858 new coronavirus cases in Oklahoma. While my husband and I recently tested negative and have been severely limiting out interactions with anyone other than quarantined family, this statistic has our attention. We learn daily of more and more positives in our immediate circle of friends and colleagues, many of them at risk for serious reasons. This is far from a hypothetical problem in our world. I know and love people who have been sick for weeks, for months, and are homebound because being in public, or even with close friends and family, is too risky. What underscores all of the statistics, though, is the fact that Jessica works in a hospital, so near to the virus, day after day. I do not comprehend the nonchalant attitude so many people are displaying.
Let’s talk about something else.
This afternoon I tackled the raised bed project I mentioned in yesterday’s post. As a karmic reward, I walked away with one of the heaviest and most luscious tomato hauls of the summer so far. The jalapenos are about ready, so I hope to try my hand at roasted salsa this weekend.
Little Lady Marigold came all the way up to me for her breakfast! I couldn’t believe it. She was so bold and friendly. Had I not slept late this morning and felt pressed to finish my chores in order to run my miles before lunchtime, I could have sat there with her all day. Her fleece is still messy and wild looking, but I kinda love it. I also love her awkward, little bleaty voice. “Bleehhhuuu!”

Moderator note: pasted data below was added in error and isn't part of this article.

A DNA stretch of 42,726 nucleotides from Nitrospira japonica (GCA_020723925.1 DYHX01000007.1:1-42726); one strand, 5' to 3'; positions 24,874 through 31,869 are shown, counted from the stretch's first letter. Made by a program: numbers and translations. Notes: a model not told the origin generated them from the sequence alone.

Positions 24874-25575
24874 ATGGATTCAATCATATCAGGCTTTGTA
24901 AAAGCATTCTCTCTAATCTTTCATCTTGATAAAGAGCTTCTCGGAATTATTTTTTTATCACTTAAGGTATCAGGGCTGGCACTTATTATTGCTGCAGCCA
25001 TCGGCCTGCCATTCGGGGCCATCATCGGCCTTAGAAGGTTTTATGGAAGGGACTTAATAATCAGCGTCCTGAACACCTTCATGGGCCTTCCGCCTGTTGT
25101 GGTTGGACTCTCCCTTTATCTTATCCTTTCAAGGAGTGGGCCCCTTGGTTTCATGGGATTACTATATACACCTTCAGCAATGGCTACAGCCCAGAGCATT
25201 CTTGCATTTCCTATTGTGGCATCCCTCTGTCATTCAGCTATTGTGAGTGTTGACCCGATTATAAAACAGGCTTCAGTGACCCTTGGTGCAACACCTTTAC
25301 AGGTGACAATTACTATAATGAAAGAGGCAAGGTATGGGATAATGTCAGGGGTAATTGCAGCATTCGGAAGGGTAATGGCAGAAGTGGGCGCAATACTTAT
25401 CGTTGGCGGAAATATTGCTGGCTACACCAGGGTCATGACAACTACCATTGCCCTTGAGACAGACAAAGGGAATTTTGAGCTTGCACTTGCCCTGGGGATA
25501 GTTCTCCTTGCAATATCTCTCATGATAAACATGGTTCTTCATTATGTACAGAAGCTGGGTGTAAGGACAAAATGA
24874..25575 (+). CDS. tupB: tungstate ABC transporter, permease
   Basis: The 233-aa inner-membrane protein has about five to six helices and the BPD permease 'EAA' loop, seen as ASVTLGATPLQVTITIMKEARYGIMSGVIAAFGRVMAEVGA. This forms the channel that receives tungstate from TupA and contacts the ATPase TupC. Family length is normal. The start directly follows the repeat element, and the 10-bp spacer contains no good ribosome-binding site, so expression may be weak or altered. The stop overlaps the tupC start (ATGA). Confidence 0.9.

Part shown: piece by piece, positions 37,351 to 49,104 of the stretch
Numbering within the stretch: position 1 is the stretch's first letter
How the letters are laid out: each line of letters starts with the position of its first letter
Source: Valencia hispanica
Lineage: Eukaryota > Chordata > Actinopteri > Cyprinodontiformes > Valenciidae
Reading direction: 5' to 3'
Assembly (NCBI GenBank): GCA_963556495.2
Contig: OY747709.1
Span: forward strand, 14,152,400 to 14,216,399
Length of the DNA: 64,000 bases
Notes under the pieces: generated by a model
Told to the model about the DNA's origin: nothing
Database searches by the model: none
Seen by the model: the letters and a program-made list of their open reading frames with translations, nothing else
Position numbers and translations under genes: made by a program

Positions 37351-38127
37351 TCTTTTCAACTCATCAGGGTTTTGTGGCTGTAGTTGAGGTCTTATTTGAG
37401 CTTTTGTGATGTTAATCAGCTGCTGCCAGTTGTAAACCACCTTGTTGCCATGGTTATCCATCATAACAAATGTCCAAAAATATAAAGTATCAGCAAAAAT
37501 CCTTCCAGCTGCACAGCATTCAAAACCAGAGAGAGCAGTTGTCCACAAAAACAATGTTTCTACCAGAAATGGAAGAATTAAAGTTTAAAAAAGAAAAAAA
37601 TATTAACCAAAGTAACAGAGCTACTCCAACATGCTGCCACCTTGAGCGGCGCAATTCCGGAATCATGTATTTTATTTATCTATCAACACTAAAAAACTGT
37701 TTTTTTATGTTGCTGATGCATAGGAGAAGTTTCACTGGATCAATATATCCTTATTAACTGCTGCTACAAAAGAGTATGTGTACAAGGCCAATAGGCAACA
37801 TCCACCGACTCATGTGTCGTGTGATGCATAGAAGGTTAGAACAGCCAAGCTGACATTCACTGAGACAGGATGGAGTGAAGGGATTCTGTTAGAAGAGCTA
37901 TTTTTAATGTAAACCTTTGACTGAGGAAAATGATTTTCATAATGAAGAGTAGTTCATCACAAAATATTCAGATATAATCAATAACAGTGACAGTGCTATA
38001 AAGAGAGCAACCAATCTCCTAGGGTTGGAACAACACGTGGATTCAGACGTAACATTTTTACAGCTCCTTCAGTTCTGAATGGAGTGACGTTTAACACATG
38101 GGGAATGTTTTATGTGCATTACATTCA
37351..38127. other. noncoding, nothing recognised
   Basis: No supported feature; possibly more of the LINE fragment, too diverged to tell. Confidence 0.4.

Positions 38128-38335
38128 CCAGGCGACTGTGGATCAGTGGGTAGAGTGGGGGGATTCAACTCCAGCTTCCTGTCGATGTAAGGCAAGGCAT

Maybe it was the vote of confidence from my doctor yesterday, maybe I just needed to know I wasn’t doing any damage to my body, but today was the first time in quite a while that I ran 8 miles effortlessly. It felt truly easy. Comfortable. I feel like it is a good beginning.
Have you sampled that podcast yet, called The Anthropocene Reviewed? I enjoyed another episode, this one about sunsets and beauty just as it is and also The Great Gatsby, “Our Capacity for Wonder.” Really thought provoking, especially toward the end.
Before signing off tonight, I would love to share a little passage from Cold Mountain. The man in this story feels about music the way I feel about words, about language:
“One thing he discovered with a great deal of astonishment was that music held more for him than just pleasure. There was meat to it. The grouping of sounds, their forms in the air as they rang out and faded, said something comforting to him about the rule of creation. What the music said was that there is a right way for things to be ordered so that life might not always be just tangle and drift but have a shape, an aim. It was a powerful argument against the notion that things just happen.”
Sweet sleep, friends, Thank you for checking in.